This article was originally published by the European Union Institute for Security Studies (EUISS) in June 2016.
Russia’s recession and its geopolitical standoff with the West are taking their toll on the Eurasian Economic Union (EAEU). During a summit of the EAEU’s leaders in Astana on 31 May, several participants voiced concerns over the union’s poor economic performance. And Moscow’s reaction to the recent flare-up of the Nagorno-Karabakh conflict cast doubts for Armenia on the security benefits of EAEU membership.
Against this backdrop, 18 months after the launch of the EAEU, its member states are demonstrating increasing resistance to Moscow’s vision of Eurasian integration. As a result, its success will largely depend on Russia’s leverage – positive and negative – over its smaller partners.
Looming stick, dwindling carrot
The launch of the EAEU was overshadowed by two developments. First, Russian pressure on Armenia, Moldova and Ukraine in the context of the finalisation of Association Agreements with the EU and accession to the Deep and Comprehensive Free Trade Area (DCFTA), culminating with the annexation of Crimea and a Moscow-backed insurgency in the Donbas; and, second, the global slump of commodity prices and the enforcement of Western economic sanctions over the Ukraine crisis, leading to a slowdown of the Russian economy (the ultimate guarantor of the union’s economic success). In this context, EAEU accession was perceived by its signatories as a bitter pill that could not be refused.
The EAEU is the most ambitious attempt yet at Eurasian regional integration. It has an expansive institutional structure and aims to establish the free movement of goods, services, capital and labour and to align economic policies. Other potential upsides include equal access to union-wide transport infra- structure, as well as a planned common energy market. Moreover, the potential removal of internal and external non-tariff barriers (NTBs) such as standards, quotas and embargos could significantly boost trade revenues for all members.
There are also numerous problems, however. A central issue is the economic disparity between participating countries, as evidenced through Russia’s dominance of the EAEU. Astana, Bishkek and Yerevan had to hike their import tariffs in order to comply with the common level set by Moscow. While these tariffs will progressively decrease, to some extent, as a consequence of Russia’s WTO membership, they restrict the countries’ access to the international market and increase their economic dependence on Russia. Moreover, the lion’s share of intra-EAEU trade exchange takes place between Russia and the smaller members bilaterally (96.61% of all trade between January and December 2015).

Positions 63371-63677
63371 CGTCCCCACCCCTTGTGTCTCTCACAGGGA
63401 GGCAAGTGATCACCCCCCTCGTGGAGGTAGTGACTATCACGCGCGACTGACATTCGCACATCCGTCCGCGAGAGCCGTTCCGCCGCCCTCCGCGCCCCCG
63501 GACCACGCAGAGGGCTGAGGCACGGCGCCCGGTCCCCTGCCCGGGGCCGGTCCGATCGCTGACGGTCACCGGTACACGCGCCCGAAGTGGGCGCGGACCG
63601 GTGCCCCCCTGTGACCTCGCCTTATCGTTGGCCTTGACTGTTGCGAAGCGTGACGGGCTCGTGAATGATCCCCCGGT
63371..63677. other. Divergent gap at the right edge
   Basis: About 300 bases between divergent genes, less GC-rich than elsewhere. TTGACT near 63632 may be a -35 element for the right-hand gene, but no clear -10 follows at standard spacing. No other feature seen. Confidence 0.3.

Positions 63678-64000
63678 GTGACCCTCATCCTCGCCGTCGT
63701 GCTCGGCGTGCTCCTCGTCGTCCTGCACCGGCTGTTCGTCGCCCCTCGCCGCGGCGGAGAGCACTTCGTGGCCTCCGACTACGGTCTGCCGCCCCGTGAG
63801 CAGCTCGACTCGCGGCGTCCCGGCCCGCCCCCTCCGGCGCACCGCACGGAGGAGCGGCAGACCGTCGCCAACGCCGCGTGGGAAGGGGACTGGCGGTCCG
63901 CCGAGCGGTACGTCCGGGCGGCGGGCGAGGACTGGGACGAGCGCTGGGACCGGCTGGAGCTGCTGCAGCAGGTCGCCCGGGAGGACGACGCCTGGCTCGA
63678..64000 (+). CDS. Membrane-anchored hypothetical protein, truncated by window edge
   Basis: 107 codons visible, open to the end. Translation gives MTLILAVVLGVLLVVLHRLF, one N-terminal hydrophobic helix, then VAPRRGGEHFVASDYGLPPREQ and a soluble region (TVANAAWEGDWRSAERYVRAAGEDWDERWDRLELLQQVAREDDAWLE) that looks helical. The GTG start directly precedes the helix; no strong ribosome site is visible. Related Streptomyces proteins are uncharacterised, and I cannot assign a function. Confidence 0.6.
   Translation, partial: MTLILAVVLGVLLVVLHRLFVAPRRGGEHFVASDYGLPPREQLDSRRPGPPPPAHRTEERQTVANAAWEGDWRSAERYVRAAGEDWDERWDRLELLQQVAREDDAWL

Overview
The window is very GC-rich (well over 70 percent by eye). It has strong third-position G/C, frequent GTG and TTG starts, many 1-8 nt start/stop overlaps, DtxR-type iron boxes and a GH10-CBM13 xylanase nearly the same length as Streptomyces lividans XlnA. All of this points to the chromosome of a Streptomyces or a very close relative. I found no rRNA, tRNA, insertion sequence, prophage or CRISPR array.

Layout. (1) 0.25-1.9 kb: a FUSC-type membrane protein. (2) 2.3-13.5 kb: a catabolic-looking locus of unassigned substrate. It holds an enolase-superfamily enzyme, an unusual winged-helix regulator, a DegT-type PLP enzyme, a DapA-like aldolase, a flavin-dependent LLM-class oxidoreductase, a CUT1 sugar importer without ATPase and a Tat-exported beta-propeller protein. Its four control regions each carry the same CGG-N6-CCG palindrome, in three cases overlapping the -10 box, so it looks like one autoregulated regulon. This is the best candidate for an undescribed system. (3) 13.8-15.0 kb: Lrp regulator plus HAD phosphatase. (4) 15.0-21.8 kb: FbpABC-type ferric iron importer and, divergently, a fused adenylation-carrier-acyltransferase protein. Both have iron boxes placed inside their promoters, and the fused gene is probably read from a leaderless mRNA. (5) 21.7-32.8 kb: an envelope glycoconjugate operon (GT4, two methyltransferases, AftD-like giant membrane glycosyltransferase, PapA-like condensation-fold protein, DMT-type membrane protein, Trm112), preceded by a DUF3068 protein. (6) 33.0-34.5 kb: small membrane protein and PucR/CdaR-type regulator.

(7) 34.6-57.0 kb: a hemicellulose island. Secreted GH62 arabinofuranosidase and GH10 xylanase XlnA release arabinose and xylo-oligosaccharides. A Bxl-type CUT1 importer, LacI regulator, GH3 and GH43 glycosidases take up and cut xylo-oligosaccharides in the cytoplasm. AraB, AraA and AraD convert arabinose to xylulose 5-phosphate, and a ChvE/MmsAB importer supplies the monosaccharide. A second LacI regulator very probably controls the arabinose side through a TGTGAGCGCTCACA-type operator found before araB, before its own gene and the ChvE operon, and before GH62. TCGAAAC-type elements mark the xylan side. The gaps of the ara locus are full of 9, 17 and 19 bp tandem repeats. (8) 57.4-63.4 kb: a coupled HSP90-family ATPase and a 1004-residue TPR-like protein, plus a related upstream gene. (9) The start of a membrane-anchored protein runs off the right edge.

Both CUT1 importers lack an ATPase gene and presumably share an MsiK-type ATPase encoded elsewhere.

Finally, Moscow bears the brunt of the costs of integration, mainly through subsidies. As a consequence, and especially in the context of Russia’s recent displays of coercive diplomacy, the EAEU’s principle of unanimous decision-making is of questionable value. As a result of Russia’s disproportionate power, the state of its economy inevitably affects the union as a whole, as showcased by the ongoing recession, which has led to currency devaluation, as well as a slump in overall growth and remittances to fellow EAEU members.
In addition, Moscow’s foreign policy decisions have a direct impact on EAEU members. The EU is a key trading partner of Armenia, Belarus and Kazakhstan: unsurprisingly, therefore, they voted against imposing EAEU sanctions on the EU, Georgia, Moldova and Ukraine. When Russia bypassed the EAEU and took this step unilaterally, it undermined the union’s internal cohesion and credibility as a single economic actor. Moreover, the Russian (counter-)sanctions triggered controversy over the re-exporting of goods originating from the EU, which led to the imposition of new bilateral NTBs, inter alia, between Russia and Belarus and Russia and Kazakhstan.